Reducing generator noise

All generators will produce mechanical vibrations and unwanted sound during operation. The noise produced is not only a nuisance, but sound levels above 85 decibels over periods longer than eight hours can also be detrimental to health; with the potential to cause permanent hearing damage.

Five methods to reduce generator noise and vibrations:

Reposition the generator

It may seem too simple a solution; but sound level reduces by 6 decibels (dB) for every doubling of distance you move away from a sound source. When moving the generator further away from the building, make sure that you are not causing increased disturbance to your neighbours. You will also need to consider any potential cabling issues.

In-skid anti-vibration mounts (AVM)

Using vibration absorbing pads underneath the generator can reduce vibration by up to 95%. Rubber isolators use an elastomer to dissipate mechanical energy and are particularly useful as shock isolators because of their high energy storage capacity.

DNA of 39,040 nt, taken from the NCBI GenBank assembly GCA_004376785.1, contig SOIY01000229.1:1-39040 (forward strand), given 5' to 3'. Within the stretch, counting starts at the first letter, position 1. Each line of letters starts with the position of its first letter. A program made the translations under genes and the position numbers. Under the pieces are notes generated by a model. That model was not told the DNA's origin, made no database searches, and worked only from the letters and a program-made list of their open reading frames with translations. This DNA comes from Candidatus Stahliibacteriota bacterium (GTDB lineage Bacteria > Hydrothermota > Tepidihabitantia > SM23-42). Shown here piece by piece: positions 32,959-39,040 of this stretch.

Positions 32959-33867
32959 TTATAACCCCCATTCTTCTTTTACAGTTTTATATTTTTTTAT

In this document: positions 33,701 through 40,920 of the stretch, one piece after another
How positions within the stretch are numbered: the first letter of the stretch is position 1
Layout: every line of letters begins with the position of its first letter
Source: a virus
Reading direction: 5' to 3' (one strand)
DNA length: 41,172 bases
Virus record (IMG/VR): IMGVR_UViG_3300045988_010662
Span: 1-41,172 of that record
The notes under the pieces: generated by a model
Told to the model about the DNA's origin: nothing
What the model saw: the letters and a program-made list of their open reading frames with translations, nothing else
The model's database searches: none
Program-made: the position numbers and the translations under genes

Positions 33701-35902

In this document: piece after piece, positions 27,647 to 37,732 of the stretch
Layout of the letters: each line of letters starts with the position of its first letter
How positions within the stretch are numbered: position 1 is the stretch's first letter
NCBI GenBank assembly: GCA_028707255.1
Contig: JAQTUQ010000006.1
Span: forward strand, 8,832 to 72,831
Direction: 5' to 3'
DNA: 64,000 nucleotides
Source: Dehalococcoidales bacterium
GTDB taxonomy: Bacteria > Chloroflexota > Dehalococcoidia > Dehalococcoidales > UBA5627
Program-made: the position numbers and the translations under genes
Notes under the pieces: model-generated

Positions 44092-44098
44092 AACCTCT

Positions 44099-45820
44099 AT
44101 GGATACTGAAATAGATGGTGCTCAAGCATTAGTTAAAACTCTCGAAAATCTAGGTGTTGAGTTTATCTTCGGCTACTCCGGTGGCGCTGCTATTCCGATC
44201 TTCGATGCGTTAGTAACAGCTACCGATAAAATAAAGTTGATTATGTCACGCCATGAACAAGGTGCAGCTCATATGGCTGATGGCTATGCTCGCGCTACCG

Mount your generator on an isolated concrete pad

By installing a generator on top of its own, isolated concrete pad you minimize the mechanical energy transfer to the surrounding buildings and structures.

Acoustic enclosures and canopies

Whether you opt for an open, canopied or containerised generator will depend on many factors including the environment in which it used and also whether sound reduction is required. Standard manufacturer built canopies can reduce sound levels by at least 10 decibels, with custom built options offering even greater reductions in noise.

Sound attenuating enclosures

Purpose built sound attenuation housings mute much of the noise a generator makes without restricting the necessary air intake. The enclosures contain panels of composite materials, with an impervious layer on the outside and a layer of porous sound absorbing material facing towards the interior of the genset. The outer layer blocks the sound waves from leaving the set, reflecting them back into the porous layer where the sound waves are then dissipated.